The Zen of Grading
CUNY School of Law
December 7, 2009
Akron Law Review, Vol. 36, pp. 303-323, 2002-2003
Law professors spend a substantial amount of time engaged in the activity of reviewing exams, papers, and other “evaluative devices” with the purpose of assigning our students grades. It can be difficult not to consider student exams as a mere obstacle, a chore of the most unpleasant type to endure, and the worst part of our otherwise usually rewarding work as professors. Grading law school exams has been declared a “deadening intimacy with ignorance and mental fog” which saps a professor's pedagogical and scholarly energies. It is a “terrible occupation,” a “cloud,” a task which we accomplish with less efficiency and more distaste as our teaching career advances. Professorial engagement with exams is deemed tedious and boring, leading to a “corrosive negativity” regarding the intellectual abilities of our students as well as a destructive influence upon our own character. In short, grading is universally disparaged.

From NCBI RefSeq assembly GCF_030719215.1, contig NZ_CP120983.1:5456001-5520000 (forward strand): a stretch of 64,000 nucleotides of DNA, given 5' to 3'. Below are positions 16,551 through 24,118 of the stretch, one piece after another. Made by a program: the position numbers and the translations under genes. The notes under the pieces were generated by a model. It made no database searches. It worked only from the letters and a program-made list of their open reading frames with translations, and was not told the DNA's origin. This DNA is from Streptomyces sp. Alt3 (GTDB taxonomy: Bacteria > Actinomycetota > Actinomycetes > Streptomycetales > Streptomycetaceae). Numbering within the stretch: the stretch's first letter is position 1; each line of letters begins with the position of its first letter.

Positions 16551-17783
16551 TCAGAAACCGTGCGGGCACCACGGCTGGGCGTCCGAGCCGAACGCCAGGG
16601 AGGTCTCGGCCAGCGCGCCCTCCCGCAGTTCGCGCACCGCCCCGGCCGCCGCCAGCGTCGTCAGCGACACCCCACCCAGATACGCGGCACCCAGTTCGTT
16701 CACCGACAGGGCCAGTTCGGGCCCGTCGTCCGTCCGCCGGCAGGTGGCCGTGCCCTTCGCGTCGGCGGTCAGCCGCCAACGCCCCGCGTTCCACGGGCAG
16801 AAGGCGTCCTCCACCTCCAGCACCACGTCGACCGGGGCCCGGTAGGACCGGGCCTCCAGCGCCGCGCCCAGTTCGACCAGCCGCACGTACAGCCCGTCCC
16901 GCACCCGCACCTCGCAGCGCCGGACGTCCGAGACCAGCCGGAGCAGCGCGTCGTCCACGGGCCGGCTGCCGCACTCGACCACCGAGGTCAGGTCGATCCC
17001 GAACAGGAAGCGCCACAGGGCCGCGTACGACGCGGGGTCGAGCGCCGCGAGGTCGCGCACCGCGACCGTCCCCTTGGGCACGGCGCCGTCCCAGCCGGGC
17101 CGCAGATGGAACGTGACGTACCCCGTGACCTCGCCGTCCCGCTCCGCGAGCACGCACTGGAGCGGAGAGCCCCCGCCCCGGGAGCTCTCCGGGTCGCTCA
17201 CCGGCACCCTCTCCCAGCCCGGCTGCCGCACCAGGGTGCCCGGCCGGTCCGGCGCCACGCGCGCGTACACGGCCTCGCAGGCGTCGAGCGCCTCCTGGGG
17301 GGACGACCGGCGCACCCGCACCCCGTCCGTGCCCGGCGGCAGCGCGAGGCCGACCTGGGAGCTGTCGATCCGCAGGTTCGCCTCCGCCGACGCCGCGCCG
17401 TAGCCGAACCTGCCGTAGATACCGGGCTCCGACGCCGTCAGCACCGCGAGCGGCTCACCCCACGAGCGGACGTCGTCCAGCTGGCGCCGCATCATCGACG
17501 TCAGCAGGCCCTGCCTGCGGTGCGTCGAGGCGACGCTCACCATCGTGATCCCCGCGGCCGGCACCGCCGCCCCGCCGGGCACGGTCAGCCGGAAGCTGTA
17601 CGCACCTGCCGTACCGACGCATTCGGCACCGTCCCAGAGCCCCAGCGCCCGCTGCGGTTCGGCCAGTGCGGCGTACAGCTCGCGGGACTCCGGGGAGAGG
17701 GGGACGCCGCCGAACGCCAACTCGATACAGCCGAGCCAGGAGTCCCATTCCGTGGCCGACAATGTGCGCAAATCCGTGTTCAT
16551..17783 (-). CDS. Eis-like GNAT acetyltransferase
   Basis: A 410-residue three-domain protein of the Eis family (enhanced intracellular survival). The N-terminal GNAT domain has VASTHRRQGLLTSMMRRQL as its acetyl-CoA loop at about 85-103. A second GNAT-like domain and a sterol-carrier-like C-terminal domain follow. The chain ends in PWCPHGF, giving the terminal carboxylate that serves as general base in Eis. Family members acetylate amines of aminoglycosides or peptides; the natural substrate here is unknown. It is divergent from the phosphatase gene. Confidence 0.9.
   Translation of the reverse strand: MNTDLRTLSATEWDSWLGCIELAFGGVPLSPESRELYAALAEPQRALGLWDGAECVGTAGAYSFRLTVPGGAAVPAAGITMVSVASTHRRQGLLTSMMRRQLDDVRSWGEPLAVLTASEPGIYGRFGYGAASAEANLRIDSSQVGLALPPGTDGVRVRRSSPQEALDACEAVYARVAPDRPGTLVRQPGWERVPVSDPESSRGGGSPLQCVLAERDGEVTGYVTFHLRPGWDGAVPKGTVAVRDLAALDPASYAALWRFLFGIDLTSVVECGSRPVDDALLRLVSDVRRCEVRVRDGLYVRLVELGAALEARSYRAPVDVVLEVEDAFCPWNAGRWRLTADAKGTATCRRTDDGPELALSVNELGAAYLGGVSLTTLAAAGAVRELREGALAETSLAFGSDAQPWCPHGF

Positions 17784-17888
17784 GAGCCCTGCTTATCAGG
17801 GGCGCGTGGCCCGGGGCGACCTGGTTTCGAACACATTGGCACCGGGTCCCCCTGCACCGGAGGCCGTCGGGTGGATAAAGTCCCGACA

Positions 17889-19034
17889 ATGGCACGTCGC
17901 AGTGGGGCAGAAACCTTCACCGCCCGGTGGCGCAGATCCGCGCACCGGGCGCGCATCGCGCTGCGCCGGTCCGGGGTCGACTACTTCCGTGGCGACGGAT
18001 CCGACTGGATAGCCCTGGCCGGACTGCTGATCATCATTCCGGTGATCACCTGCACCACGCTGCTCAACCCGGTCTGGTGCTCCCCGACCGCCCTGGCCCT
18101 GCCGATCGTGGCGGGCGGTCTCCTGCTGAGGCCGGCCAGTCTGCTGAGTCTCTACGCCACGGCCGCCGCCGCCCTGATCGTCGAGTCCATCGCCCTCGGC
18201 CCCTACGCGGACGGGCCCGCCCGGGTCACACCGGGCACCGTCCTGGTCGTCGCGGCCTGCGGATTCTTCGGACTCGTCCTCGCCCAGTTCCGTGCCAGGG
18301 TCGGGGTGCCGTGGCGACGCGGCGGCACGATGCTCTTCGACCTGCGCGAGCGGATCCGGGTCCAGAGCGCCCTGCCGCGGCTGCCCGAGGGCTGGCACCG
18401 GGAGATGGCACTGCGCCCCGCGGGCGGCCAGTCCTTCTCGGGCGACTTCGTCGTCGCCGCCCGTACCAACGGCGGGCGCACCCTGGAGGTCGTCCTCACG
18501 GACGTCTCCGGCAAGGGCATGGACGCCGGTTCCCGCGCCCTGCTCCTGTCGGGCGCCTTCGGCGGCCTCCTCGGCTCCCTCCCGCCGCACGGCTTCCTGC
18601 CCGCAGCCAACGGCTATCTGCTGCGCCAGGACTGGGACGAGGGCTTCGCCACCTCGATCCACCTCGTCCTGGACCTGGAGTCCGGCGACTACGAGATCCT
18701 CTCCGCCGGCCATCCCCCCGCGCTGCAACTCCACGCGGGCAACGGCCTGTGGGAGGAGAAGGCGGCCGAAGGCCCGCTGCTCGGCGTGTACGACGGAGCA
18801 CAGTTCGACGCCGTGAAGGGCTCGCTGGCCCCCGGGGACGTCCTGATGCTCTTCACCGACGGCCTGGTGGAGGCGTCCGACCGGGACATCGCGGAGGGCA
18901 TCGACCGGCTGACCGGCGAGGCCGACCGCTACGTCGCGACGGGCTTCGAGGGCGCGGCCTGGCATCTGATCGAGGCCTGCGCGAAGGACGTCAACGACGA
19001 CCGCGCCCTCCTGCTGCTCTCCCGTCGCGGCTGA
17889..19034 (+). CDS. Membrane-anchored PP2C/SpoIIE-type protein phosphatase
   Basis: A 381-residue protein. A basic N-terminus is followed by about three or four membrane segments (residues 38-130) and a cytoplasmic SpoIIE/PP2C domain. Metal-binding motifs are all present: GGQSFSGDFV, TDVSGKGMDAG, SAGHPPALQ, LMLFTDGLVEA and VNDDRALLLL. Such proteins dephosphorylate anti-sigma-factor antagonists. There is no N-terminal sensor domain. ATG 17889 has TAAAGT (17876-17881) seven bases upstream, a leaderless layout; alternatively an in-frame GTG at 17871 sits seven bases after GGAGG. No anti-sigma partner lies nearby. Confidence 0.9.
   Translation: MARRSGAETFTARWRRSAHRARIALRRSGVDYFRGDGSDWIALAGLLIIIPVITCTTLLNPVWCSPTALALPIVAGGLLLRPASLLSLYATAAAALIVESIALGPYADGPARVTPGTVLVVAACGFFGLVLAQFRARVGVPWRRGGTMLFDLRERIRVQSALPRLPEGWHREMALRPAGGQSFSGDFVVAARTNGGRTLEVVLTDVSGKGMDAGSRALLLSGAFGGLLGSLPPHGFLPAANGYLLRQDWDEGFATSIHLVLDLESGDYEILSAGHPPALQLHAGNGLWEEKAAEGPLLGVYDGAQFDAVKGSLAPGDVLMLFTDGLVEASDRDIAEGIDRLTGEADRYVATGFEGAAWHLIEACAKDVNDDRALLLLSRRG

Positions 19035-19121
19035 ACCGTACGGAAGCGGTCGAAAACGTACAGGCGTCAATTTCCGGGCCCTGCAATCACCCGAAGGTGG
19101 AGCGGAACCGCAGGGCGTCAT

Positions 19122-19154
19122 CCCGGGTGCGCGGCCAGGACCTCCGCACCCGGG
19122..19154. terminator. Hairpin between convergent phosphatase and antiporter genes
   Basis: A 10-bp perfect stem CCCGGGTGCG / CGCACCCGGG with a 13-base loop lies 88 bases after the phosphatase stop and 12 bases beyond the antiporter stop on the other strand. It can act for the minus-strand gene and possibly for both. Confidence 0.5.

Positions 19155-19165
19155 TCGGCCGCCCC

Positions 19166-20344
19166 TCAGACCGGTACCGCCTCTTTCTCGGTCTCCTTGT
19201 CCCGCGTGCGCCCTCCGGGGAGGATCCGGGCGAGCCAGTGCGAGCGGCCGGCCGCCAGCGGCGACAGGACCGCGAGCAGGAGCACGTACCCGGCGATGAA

This published article seeks to rejuvenate the thousands and thousands of hours I have spent grading exams by looking at grading as a zen practice, with humor, cynicism, and personal quirkiness.
Number of Pages in PDF File: 23Accepted Paper Series
Date posted: December 12, 2009
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